College is Hard AF for Black Women | Why Nayla Kidd Was Right & Wrong


Nayla Kidd, was a sophomore at Columbia University, who on a full scholarship in their engineering program disappeared, disconnected, went missing and set off a social media storm as her mother (rightfully so) went through all ends to find her only daughter. They found her two weeks later, chilling in Brooklyn, in her new apartment in hipsterville Williamsburg. She didn’t or doesn’t know how the cops found her. She penned a letter for the NYPost explaining why she plotted out disappearing and disconnecting to start anew in Williamsburg.

Nayla represents the complexities that most young Black women face as they enter college. The expectation that we will and should do well without the support systems that acknowledge the nuances of the micro aggressions and the minutiae of coming into yourself as a Black person, as a woman…as a Black woman. That intersectionality runs deep and there is no guidebook on how to find the balance that gives you peace whilst having the fire to fight.

I love the cute & together college Black girls that are doing the damn thing on their YouTube vlogs. Laid and slaying while attending college. I am here for it, and it is empowering imagery to see. But plenty of us were, and I imagine still are, part of the join-NSBE-as-a-meal-plan, photocopy your course books cause they cost too much and  headscarfed, hoodied and sponge bob square pajama pants’ed down club. No matter how you dress for class there is an innate experience that is very unique to the Black woman in college. Especially for those who entered into male dominated fields at PWIs (predominantly white institution) and Ivy League colleges.

Nayla provides an interesting case study that hits on many of the layers to this complex experience. First, she clearly had a breakdown and that is not anything to be ashamed of, nor is it uncommon. I experienced my first panic attack sophomore year in the middle of Italian class at the George Washington University. Just started screaming, sobbing and I could not control it. College is experiencing a new world at time when you are coming into your own identity. Topple that with dealing with new forms of racism, microaggressions, judgmental folk who look just like you and you thought you would be cool with but nope there goes respectability politics popping up and the prevalence of rape culture with the dismissal of women’s rights over their bodies. There is weight after weight that is placed on any college student, and Black women enter bearing the brunt of those weights.

College is absolutely rough. You are going to go through a deep wave of emotions. I wrote a whole book based around the emotional evolution I experienced during this time. There are no easy answers for you or Nayla. But here’s my advice.

  • Stay vocal — this is also the time period where you can learn how to better articulate.
  • Stay thoughtful — It’s annoying to have to battle racism and teach people what they should already know as Google is free and plentiful. But truth is this never stops and thoughtful doesn’t mean you get walked all over. You’re learning how to navigate, what you will stand for and how to speak to people on different wavelengths.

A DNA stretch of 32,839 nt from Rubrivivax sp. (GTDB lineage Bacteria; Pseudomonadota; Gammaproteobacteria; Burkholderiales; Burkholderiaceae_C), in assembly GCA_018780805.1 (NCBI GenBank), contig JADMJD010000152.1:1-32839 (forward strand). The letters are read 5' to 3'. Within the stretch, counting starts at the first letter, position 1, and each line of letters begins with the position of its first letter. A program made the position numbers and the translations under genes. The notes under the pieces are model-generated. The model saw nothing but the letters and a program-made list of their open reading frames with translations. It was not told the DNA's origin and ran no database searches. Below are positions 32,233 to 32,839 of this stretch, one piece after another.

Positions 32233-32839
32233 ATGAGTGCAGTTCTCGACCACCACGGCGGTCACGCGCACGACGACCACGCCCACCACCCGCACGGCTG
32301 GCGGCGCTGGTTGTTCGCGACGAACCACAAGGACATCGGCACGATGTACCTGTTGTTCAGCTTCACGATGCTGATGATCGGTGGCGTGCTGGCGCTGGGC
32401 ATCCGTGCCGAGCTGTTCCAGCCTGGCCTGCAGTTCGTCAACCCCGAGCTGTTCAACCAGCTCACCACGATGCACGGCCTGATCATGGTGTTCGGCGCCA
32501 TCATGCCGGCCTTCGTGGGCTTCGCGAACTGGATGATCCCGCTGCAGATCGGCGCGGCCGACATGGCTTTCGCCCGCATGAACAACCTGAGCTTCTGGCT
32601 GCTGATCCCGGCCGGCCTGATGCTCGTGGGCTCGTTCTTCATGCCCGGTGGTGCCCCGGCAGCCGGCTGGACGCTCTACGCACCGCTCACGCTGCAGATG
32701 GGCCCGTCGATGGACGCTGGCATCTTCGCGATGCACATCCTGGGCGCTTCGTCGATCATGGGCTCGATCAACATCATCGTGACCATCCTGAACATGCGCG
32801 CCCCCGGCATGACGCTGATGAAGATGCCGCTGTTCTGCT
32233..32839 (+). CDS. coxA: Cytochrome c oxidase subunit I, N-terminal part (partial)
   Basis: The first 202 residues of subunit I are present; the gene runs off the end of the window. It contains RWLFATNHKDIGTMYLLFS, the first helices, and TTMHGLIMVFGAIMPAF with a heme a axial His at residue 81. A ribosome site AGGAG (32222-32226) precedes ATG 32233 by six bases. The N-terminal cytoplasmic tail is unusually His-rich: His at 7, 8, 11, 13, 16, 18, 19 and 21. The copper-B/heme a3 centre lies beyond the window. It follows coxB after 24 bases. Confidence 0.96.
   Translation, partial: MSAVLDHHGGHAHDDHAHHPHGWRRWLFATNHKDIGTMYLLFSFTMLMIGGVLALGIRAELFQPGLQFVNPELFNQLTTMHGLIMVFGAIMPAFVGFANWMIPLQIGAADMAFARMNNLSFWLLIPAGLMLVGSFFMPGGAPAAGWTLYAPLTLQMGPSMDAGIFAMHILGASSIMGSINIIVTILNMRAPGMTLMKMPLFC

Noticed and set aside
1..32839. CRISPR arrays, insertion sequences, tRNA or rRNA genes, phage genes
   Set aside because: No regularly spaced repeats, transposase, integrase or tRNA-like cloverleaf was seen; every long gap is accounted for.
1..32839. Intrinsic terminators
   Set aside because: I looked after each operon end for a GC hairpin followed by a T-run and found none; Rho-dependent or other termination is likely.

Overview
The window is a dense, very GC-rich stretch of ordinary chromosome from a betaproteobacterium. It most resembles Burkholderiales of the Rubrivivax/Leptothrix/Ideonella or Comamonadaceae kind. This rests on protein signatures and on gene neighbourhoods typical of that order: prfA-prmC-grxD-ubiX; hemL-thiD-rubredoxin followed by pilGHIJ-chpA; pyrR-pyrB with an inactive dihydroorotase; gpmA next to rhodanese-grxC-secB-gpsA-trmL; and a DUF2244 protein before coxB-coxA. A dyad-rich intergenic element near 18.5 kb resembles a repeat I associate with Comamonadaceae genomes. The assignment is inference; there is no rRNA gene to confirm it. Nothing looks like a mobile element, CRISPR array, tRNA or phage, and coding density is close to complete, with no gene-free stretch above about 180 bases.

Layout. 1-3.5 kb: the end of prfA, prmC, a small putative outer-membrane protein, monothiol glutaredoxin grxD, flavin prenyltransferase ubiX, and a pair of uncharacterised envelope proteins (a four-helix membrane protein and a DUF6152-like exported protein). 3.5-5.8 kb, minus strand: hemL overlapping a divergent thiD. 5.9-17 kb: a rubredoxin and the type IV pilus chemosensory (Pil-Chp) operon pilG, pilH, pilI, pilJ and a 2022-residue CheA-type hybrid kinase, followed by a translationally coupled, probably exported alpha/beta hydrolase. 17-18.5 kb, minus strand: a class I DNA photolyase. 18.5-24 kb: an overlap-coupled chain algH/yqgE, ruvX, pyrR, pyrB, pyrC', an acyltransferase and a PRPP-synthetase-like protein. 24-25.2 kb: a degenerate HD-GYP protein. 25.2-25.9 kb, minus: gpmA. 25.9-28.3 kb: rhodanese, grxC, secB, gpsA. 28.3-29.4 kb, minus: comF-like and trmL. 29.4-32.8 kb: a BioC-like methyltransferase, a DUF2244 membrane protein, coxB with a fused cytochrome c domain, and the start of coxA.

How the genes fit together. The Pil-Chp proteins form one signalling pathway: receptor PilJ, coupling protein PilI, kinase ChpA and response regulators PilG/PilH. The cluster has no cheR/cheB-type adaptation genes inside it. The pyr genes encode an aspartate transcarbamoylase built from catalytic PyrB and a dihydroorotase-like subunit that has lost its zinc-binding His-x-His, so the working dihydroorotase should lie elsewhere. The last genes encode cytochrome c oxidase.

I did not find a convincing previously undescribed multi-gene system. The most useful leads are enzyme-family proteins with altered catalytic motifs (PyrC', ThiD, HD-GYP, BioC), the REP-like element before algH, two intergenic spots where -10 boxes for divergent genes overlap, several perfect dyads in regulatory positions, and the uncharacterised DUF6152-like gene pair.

• Stay committed — I can’t condone or condemn Nayla for dropping out. I did the same thing my sophomore year of college (though my Mom knew I was moving to NYC). But I also had or still have destination syndrome where I envision where I should be in life and feel like I have to reach there RIGHT NOW THIS VERY SECOND. It’s not the best habit to have, and it can lead to a lot of unnecessary challenges. Sure take some time off or transfer programs, but stay in one place for at least three years during college tenure. I promise it will work out for the best in the long run, because commitment is really the key to success.
  • Utilize! Yes utilize that network and every single resource your school has to offer. Current students, faculty, alumni, student organizations, and affiliate companies, find out how these resources can benefit you. The worst you can get is a no or no response.

My issue with Nayla’s story is that she voluntarily disappeared. Never do that. No matter what you think or feel in that moment there is always someone who cares about you, even if they are horrible at showing it. Use a proxy if you can’t communicate it yourself. “Hey I need space I’m going to be unavailable for a while. I will not be responsive, I will reach out in time.” Then walk away.

But I have no understanding of how she didn’t think that someone would go looking for her. To be honest her narrative is quite cliche a la Lena Dunham’s GIRLS. Nayla met some hipster in Billysburg named Charlie…sis! And got turned out to by hedge fund hipster babies who can live dangerously because the safety net of watching whiteness work is something else especially in NYC. When you think doing drugs will ruin your life then realize Becky can sort that mound of coke and still end up with a brownstone in Tribeca living the good life at 28.

So here to all my #SmartBrownGirls, share your stories, share your hardships. The internet is here and use it to bring shared experiences together. Remember you’re loved. This is the time to make mistakes. Don’t expense too much time beating yourself up about those mistakes. You’re learning, Growing and evolving. That’s more than a lot of people will ever be capable of.


Jouezly is celebrating the diversity of women of color through discussions on complex cultural and lifestyle topics. Intersecting history with pop culture, to brighten the future. Empowering #SmartBrownGirls to find the power in their voice and define their own success stores. 

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